15. stitchintime | | #74

            Your solution seems to support all those who recommend buying patterns to fit the upper bust and then doing a full bust adjustment as necessary. Bust circumference is no reflection of shoulder and armscye fit.

          16. solosmocker | | #37

            I am trying to picture "that round window curtain effect" in the back. Hopefully I don't have that issue with my bum! LOL! That is a great idea. I did manage to work on the flower girl dress today. I finished some major gardening work around here and took a pledge to devote Wednesday and Thursday to sewing. I am so close to finishing. Today I managed to finish attaching the skirt to the bodice and did the placket. I've done countless plackets but each one seems to be a rubic's cube , but it is all done and hangs nicely. Now all that is left is the neck binding, buttonholes and lining hem. Soon, soon, soon,,,,, If you haven't figured it out I am very goal oriented and set my goals by the day, week, etc. I pledge to have my dress done by next week. OK, you heard it here...solo

          17. DONNAKAYE | | #87

            The crotch measurement:  Y'all might want to check out the "Pants Fitting" thread for further info about inseams and center back seams, but I simply measure from the waist to the chair at the side seam in a sitting position.  Any alterations to the crotch are made AFTER I stitch up my sample garment.  With a good pattern, the alterations get much easier.  One thing that's important to realize about pants, and it does play a little trick with the mind: Scooping out the crotch curve makes the pants SMALLER, not LARGER!  A good example:  Try on a pair of pants.  Take them off and pin up a larger seam allowance throughout the crotch seam, then put the pants back on.  Your crotch will hang lower (i.e., be tighter), and you'll now have less ease through the abdomen, hips and butt.  I know everybody probably already knows this, but I think it's one of those optical illusions we seldom think about until it's too late.....d.

          18. Minnie63 | | #41

            LindaFaye, can't you get a size 14 pattern and work from there? I think you are funning us because it seems like you do know what you are doing, really pretty fabric's and patterns. All of my patterns are smaller in size than RTW. Keep us posted.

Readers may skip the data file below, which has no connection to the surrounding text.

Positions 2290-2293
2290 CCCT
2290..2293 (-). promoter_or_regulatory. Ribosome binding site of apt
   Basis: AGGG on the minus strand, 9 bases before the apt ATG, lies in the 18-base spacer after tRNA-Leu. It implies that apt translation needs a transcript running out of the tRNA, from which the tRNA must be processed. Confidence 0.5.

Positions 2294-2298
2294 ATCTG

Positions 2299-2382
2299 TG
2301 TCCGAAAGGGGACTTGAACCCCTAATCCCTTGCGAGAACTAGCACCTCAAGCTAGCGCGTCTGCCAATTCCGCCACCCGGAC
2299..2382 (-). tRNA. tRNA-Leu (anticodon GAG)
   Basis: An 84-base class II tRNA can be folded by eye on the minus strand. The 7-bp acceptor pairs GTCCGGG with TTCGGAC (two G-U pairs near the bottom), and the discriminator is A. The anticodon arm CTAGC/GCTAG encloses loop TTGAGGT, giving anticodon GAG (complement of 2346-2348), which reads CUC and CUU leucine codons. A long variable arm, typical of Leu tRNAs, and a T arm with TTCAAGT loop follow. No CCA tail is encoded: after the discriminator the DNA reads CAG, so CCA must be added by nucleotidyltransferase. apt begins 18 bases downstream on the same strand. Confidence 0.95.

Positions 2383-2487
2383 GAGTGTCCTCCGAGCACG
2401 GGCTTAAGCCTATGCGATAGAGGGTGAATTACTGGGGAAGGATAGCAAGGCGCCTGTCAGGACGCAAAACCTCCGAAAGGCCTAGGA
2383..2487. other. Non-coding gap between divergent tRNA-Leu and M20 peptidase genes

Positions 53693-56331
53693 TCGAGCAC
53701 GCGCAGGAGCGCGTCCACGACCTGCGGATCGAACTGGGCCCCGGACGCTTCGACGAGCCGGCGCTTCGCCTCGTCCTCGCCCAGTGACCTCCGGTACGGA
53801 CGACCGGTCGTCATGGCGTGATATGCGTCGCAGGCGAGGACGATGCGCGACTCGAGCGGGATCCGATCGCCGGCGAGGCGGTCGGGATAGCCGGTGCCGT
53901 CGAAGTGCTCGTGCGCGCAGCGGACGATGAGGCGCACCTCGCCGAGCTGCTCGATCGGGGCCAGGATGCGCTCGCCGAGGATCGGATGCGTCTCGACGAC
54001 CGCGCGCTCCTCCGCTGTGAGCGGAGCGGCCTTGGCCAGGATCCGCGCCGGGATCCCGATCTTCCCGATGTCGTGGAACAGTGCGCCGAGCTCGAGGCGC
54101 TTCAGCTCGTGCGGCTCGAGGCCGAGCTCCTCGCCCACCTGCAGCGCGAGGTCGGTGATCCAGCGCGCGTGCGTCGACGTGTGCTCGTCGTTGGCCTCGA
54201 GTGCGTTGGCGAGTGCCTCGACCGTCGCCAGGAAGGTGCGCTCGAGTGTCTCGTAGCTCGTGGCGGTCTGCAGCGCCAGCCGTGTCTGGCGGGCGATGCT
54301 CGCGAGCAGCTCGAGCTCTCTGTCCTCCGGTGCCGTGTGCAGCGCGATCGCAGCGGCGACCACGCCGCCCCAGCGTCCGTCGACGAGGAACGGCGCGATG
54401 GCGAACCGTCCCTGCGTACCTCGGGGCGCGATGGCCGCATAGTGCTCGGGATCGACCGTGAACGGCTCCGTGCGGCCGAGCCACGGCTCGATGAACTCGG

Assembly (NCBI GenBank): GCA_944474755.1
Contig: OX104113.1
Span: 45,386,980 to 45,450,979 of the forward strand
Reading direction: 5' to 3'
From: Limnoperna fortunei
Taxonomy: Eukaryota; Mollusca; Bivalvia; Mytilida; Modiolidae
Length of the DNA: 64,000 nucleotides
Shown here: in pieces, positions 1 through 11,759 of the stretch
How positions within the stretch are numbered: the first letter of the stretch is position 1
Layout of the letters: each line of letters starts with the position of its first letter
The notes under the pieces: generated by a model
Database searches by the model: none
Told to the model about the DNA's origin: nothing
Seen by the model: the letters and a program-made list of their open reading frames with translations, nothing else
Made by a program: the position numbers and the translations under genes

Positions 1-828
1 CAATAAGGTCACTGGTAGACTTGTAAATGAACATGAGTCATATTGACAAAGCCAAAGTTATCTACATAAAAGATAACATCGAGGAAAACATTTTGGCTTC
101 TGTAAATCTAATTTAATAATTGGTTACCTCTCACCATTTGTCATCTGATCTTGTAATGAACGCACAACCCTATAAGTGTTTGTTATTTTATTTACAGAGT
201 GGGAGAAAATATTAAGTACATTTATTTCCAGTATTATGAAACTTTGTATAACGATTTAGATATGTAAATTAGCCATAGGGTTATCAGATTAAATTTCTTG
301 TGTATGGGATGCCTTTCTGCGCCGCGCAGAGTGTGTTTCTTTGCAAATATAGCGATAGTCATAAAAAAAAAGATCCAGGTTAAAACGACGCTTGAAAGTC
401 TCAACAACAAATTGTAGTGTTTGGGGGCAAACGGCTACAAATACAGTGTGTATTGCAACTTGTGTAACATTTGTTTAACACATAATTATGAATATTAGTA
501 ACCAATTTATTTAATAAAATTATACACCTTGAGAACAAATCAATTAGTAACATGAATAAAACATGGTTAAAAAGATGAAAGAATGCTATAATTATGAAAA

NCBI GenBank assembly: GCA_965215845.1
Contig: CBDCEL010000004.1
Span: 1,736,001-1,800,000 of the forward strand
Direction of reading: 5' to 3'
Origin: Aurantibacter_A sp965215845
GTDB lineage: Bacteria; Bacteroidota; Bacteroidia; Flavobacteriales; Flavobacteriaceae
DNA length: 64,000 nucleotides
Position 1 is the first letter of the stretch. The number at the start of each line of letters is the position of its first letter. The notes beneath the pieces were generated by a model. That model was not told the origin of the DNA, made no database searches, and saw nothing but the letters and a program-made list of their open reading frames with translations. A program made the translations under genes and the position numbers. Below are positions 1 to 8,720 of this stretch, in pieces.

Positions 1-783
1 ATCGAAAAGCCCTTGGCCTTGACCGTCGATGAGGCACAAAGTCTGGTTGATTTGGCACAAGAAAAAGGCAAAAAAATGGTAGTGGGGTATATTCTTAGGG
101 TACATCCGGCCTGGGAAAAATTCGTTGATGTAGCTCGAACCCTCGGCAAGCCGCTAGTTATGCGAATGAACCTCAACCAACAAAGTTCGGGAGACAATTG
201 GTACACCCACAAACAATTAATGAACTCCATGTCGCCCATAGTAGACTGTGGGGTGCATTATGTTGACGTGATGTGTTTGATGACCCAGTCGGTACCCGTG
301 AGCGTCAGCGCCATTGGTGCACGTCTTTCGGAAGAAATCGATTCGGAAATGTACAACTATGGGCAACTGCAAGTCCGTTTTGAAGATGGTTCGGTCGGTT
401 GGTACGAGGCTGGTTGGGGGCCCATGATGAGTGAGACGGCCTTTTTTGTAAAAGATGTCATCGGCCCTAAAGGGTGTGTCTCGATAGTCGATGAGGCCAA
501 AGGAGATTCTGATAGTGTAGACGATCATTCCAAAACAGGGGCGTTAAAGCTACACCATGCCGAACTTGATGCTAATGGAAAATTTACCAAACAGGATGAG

19. DONNAKAYE | | #86

            You might want to visit the "Fitting Pants" thread that's currently a hot topic....Let us know if you can't find it.....d.

      2. jane4878 | | #27

        I made the Roman shade using a pattern from http://www.make-roman-shades.com.  I bought all the hardware from them as well.  There's probably less complex ways to do it.  I bought the fabric separately.  The Burda pattern I'm using is http://burdamode.com/Dresses,1000003-1275114-1128998-1005105-1005114,enEN.html and the fabric is http://www.candlelightvalleyfabrics.com/miva/merchant.mv?Screen=PROD&Store_Code=CVF&Product_Code=1LBFD&Category_Code=LINEN&Product_Count=11. I'm doing the short sleeved version.  I'm lining it with ivory cotton batiste.  I'll take pictures when I'm done.  I still have the master bedroom shade to do as well.  I'm excited to see all the rest of your projects.

        1. Josefly | | #31

          I'm so glad you posted the pattern and fabric source of the linen you're using for your dress. I had never seen the site for Candlelight Fabrics - what a great site, with good fabric description, suggested usage, suggested linings, interfacings, fabric care, etc. - even correct needle type and size! The only problem was that the flowers described as blue looked positively green on my monitor! That problem is one of the things that has kept me from ordering fabric online. Good luck with your dress, anyway; it looks like a great combination of pattern & fabric.

          1. jane4878 | | #34

            The flowers looked rather green to me as well.  I hummed and hawed over getting it, but I loved the pattern.  The flowers are actually a light aqua.  They send quite generous swatches if you chose to go that route.  I actually had an unstructured jacket and skirt in mind for it, but when it arrived it was too soft for that, so I went with a dress instead.  It's beautiful fabric, has a sheen to it that's almost irridescent.  Cheap linen is like a burlap sack.

          2. WandaJ | | #42

            From Candlelight Fabrics I purchased a royal blue wool gabardine a couple of years ago that was the most lightweight, sumptuous wool I've purchased. I would recommend this company to everyone (NOTE: I am not in anyway connected with this company).

        2. Minnie63 | | #40

          How close are the measurements using Burda Patterns? I see them but have not used one except for a fleece jacket. Do you have to use tracing paper for each size?

          1. jane4878 | | #44

            Minnie63,